Toyota has advanced the superior driving enjoyment of its 86 sports car by applying feedback from extensive racetrack experience, including from the world’s toughest endurance race.
Driving characteristics have been revamped with better engine breathing that releases more power and torque for manual models along with across-the-board updates to suspension and body rigidity that promote improved handling.
Toyota has also focused on design updates that advance the aerodynamics, steering stability and the driver’s sense of being connected to the vehicle which is renowned for its ideally balanced front-engine, rear-drive layout.
The update of the compact and engaging four-seater is dynamic evidence of Toyota’s sports car development philosophy expressed by the saying, “We race. We learn. You win.”
Chief Engineer Tetsuya Tada said his team applied information learned from the racetrack to develop the upgraded 86 sports car, including data obtained from class victories at the famous 24 Hours of Nürburgring.
“We overhauled everything – primarily as a result of technological feedback from the 86’s participation in the 24 Hours of Nürburgring – and repeatedly tested the vehicle on roads all over the world as we manufactured every single part,” Tada said.
“The new 86 has been perfected to such an extent that, from the moment the steering wheel is gripped and the vehicle accelerates away, every driver will be able to recognize its evolution,” he added.
As well as the famed German enduro, the 86 is campaigned regularly by owners around the world in club races and rallies. It has also inspired the Toyota 86 racing series in Australia with competition occurring at selected rounds of the Virgin Australia Supercars championship.
For the revamp, engineers have revised engine components including the intake and exhaust manifolds for the six-speed manual models, lifting maximum power and torque by 3.4 percent to 152 kilowatts (203 horsepower) and 212 Newton-meters.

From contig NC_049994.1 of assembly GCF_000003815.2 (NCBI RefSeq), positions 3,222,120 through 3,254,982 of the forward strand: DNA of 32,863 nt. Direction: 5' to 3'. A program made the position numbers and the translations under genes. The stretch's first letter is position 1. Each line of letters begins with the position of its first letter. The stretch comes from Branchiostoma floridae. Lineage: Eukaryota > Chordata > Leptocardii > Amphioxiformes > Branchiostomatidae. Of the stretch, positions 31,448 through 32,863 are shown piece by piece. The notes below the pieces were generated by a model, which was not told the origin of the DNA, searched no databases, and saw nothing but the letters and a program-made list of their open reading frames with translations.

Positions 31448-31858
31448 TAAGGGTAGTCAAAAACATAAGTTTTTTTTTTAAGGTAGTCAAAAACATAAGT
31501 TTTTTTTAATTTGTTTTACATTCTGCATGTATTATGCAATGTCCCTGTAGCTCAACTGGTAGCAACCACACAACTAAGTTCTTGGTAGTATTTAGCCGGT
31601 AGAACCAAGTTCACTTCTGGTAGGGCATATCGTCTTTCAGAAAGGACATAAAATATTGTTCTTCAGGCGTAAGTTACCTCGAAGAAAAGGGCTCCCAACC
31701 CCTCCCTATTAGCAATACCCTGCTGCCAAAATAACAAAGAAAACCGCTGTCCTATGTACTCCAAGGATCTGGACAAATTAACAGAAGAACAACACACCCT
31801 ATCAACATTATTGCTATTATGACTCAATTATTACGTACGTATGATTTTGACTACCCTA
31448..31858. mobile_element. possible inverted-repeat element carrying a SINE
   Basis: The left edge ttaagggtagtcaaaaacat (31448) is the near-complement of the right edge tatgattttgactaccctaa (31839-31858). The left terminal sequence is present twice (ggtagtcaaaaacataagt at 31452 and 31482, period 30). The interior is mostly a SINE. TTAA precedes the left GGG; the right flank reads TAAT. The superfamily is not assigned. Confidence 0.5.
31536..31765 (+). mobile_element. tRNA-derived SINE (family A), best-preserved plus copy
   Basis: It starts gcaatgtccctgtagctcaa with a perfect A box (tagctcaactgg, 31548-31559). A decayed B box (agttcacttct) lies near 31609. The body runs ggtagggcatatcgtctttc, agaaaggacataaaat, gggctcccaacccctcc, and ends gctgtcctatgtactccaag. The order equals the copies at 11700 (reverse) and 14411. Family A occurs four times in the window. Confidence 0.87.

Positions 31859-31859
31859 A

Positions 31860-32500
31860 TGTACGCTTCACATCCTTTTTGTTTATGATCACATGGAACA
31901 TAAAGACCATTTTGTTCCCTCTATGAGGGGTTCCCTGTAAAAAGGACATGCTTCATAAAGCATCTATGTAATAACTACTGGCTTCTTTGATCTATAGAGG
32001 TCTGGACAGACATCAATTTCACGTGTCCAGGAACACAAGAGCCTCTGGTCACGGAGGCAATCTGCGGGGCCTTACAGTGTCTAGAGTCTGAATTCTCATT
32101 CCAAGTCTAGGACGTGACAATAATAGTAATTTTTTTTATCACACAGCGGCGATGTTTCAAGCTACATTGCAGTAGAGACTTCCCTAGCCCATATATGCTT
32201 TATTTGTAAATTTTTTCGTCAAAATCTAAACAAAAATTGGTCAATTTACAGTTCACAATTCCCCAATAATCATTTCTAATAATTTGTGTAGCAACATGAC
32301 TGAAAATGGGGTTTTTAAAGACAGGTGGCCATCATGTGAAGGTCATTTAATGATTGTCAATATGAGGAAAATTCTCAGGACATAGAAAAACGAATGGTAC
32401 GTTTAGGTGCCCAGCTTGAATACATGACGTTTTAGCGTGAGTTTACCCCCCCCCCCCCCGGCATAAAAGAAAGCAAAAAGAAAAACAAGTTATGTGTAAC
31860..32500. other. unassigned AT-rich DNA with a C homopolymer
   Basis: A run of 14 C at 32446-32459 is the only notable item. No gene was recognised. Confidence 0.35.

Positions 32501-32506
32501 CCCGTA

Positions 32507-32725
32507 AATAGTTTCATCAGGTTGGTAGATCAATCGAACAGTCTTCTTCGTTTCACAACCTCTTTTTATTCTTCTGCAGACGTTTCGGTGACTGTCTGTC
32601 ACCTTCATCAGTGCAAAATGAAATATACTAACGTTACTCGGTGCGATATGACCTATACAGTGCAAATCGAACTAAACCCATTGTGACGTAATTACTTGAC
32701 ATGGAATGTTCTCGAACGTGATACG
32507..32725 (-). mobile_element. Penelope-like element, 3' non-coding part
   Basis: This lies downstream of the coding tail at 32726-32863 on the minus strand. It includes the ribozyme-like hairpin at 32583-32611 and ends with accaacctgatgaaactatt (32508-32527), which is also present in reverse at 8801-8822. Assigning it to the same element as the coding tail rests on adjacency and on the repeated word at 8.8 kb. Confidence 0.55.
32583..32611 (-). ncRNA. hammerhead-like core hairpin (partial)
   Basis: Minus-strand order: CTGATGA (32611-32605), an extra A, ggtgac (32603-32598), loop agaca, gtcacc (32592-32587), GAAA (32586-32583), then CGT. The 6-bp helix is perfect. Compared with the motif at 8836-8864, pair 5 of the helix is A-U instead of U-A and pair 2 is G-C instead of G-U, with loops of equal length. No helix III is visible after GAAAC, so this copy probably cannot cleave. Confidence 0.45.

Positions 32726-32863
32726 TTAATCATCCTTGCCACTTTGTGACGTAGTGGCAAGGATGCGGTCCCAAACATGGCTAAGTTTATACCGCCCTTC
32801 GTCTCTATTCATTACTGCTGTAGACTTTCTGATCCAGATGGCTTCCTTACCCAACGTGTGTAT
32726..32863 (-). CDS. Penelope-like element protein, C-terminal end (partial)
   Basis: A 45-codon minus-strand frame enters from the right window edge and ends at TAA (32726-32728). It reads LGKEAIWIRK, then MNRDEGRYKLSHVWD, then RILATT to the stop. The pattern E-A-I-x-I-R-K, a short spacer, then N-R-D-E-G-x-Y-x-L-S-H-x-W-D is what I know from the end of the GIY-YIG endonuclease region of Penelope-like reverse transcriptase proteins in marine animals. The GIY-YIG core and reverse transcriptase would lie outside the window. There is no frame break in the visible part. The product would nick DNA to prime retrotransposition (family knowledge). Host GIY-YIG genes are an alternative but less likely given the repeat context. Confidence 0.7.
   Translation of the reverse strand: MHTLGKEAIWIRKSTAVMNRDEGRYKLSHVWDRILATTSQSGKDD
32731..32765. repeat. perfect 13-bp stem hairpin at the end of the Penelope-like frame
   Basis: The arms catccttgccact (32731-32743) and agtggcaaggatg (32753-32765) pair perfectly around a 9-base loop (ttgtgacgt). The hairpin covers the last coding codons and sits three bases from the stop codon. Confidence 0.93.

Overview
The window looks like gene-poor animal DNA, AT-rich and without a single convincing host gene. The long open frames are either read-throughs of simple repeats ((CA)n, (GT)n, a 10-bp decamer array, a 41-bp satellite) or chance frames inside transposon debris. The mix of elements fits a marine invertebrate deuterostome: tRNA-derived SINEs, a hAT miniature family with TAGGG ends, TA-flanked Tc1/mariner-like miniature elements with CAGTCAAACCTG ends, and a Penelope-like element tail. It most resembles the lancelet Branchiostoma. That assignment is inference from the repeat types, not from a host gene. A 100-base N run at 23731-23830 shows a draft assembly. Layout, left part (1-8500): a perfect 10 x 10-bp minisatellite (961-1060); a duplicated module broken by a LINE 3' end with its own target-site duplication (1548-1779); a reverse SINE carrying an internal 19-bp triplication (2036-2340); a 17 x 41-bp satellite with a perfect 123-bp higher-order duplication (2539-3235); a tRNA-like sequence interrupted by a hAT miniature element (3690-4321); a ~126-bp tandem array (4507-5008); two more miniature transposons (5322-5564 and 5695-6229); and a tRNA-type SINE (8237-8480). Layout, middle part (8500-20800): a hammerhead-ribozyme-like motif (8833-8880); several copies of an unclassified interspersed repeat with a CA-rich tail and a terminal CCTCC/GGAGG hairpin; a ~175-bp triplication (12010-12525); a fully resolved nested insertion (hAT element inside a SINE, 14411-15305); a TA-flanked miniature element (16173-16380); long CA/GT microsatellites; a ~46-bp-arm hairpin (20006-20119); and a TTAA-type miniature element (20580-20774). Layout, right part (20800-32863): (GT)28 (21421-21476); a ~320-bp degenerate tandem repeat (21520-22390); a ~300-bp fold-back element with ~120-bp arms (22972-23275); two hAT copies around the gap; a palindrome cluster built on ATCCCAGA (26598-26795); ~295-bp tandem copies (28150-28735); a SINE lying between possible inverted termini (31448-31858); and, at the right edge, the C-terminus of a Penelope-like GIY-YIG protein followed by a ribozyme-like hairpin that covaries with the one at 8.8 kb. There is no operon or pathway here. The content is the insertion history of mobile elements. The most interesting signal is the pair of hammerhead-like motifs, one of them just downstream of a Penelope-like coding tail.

The 2.0-liter four-cylinder horizontally opposed engine’s increased torque peak can be generated over a 200-revolution per minute wider range of engine speeds, from 6,400 to 6,800 rpm. The torque curve has also been improved at low rpms.
All models deliver sharper steering response and improved ride comfort with additional spot welds for the rear pillars and reworked shock absorber valve structures.
Aerodynamic performance was the priority for the freshened exterior, contributing to enhanced road holding and turning performance.
The 86 is lower at the front and features nose fins, fog-lamp bezel fins and small canards or wing-like projections beneath the wider front grille for enhanced control. LED headlamps complete the front makeover.
Newly designed 17-inch alloy wheels contribute to a nimble-looking side view with twisted spokes, machine-cut highlights and gun-metallic paint. The 86 logo has shifted to a stand-alone badge on the front fender.
At the rear, an available wing-type rear spoiler contributes to aerodynamic performance while the black section of the bumper has been widened to create a trapezoidal shape for a more commanding on-road stance. Reshaped rear combination lamps now utilize LEDs.
Inside, the 86 is equipped with an even sportier steering wheel – its 362-millimeter diameter makes it the smallest ever used in a Toyota. The cross-sectional shape provides optimal grip, maneuverability and comfort.
The revised tachometer is arranged so that 7,000 rpm is viewed at the very top – the engine speed around which the vehicle generates maximum output.
Driver aids include an available 4.2-inch thin-film transistor display that conveys a wide range of information including, in real-time, a G-force meter, and power and torque curves.